The Addictive, Perpetual Nature That is Mankind

December 7th, 2014 - Young Missionaries of the Holy Father


One of the most entropic things ever may be mankind’s nature, even if it is how not entropic they may be. The book, “From Darkness, Into the Light,” by Marino Restrepo, is an enlightening testimony about the radical life changes Marino had to make. He explains his nighttime as a very dark, thirty-three years he was living in mortal sin, only to be saved by the infinite light that is God’s mercy. He goes into the mystical experience presented by God, and the foundation created as a result of it. An enticing serendipity, the paperback cover notices how the book seemingly echoes, “God chooses the simple to fool the wise.”

As the “From Darkness, Into the Light” title may show, this book revolves around radical change as a Catholic, and how that importance was presented to Marino. As he might talk about the life he lived here, he also explains what he saw in the supernatural world: Heaven, Hell, and Purgatory. This fast-lane, secular man was able to be saved from his worldly addictions, but only through spiritual suffering that enabled him to stare into God’s glory. Imagine sitting in a dark room, and then stepping out into bright sunlight. As it might temporarily hurt your eyes to see, you realize the beautiful, natural, warming light that is in the sun. Marino experienced a similar experience, but in a much more interesting way, although he claims he “Suffer[s] the limitations of human language to explain divine revelation. (Pg. 86)”

Nevertheless, the language used enamors mind, body, and soul into insight as to what the afterlife is like, and how we are so easily involved with it. The simply sophisticated context read from the book reminds one about the importance of the Catechism of the Catholic Church and our dedication to the Word of God. Marino demonstrates how saint-hood is reachable by everyone, and is easy to nobody. Everybody has to work, physically and spiritually, to become a saint; it means sanctifying the soul through suffering. It’s like the Dylan Thomas quote, “Do not go gentle into that good night. Rage, rage against the dying of the light.” From darkness into light is not black and white, but rather all of the colors of the wind. Unfortunately, we cannot see the wind with our mortal eyes; we can only see what it affects, therefore we must look to our church’s immortal eyes to know how it flows. This book, being in accordance with our Catholic teachings, allows us to realize how important our sacraments are, and our love given to others. Let’s appreciate how it was these things set forth by God, gift us our free-will’s right to our own decisions. Let us not decide to live in darkness.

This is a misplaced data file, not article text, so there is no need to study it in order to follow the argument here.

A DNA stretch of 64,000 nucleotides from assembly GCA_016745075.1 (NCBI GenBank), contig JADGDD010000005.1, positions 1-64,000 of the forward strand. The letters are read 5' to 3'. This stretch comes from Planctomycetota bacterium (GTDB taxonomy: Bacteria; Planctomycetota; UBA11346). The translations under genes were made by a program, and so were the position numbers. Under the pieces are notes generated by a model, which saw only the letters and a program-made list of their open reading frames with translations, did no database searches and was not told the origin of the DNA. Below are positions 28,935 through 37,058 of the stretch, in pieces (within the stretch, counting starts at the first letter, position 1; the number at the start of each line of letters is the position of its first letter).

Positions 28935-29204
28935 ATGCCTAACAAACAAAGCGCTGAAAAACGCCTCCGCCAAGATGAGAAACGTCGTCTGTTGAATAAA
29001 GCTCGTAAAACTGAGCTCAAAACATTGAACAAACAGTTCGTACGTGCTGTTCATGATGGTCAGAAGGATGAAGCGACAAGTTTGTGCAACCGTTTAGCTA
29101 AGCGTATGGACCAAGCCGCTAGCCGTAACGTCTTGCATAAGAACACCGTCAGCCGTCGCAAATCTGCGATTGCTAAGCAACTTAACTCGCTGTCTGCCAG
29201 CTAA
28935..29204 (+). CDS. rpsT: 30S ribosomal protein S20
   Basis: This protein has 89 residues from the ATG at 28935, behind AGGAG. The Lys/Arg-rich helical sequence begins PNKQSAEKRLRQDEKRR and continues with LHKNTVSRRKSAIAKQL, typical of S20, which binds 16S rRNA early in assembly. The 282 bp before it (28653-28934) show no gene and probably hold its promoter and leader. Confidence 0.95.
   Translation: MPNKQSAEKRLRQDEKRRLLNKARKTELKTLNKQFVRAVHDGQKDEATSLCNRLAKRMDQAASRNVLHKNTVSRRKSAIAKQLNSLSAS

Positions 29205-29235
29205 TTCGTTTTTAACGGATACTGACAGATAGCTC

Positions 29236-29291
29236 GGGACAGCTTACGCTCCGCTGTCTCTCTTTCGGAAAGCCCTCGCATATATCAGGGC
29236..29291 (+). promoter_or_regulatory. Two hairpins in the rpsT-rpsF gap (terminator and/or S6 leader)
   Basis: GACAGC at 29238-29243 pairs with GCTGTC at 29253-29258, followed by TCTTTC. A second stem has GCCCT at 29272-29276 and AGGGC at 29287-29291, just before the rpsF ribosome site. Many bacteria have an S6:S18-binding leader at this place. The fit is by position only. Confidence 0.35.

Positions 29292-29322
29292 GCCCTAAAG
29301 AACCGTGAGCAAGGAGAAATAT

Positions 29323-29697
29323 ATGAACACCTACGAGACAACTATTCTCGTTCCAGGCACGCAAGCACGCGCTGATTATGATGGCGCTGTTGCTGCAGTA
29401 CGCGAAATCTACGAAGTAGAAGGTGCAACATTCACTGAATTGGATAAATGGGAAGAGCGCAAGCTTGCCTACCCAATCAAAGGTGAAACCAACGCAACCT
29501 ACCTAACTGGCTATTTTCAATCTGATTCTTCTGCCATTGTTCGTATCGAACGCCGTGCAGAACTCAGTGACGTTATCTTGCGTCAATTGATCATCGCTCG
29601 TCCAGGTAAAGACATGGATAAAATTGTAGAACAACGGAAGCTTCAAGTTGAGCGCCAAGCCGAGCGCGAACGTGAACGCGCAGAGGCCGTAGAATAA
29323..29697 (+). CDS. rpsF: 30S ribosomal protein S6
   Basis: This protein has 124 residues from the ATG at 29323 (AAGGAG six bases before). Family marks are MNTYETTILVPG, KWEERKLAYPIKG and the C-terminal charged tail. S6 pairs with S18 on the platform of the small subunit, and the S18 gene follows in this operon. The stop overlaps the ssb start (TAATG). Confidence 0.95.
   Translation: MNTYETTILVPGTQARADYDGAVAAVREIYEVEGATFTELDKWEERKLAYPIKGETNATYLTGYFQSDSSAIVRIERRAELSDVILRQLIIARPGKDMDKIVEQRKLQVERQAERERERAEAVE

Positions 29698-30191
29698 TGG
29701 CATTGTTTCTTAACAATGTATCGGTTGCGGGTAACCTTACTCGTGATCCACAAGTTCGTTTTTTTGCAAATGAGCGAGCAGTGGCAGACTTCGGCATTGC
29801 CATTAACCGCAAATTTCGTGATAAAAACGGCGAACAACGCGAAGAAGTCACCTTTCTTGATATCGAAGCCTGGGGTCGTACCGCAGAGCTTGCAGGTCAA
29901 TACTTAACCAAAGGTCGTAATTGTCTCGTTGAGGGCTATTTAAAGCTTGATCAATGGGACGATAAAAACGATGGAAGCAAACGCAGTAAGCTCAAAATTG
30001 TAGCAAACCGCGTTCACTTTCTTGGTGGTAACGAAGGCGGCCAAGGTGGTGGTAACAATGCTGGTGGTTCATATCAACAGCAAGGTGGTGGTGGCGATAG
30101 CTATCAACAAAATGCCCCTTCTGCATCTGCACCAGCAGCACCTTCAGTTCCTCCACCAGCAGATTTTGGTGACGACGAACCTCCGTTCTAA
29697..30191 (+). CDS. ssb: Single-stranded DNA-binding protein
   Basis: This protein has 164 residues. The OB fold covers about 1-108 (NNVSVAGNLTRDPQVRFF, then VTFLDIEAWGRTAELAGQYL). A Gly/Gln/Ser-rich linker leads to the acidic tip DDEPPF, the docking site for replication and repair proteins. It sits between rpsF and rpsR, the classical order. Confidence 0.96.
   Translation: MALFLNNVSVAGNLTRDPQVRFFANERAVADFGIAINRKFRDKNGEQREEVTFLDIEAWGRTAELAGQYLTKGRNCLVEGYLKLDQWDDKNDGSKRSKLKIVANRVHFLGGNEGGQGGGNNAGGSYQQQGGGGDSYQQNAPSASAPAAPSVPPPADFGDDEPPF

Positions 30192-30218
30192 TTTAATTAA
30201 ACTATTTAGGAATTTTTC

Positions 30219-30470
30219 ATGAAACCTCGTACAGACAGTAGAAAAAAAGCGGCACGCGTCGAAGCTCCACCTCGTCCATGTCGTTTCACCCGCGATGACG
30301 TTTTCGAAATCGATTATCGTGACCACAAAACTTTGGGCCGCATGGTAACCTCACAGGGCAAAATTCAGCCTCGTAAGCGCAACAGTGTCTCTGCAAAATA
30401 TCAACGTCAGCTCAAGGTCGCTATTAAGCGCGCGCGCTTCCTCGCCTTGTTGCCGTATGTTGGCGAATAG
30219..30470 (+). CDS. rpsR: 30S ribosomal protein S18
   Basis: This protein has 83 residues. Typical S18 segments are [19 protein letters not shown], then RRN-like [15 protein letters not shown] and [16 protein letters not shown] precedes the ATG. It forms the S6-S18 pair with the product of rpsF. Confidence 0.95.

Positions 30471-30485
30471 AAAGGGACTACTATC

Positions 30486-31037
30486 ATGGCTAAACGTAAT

Mario Zarate 

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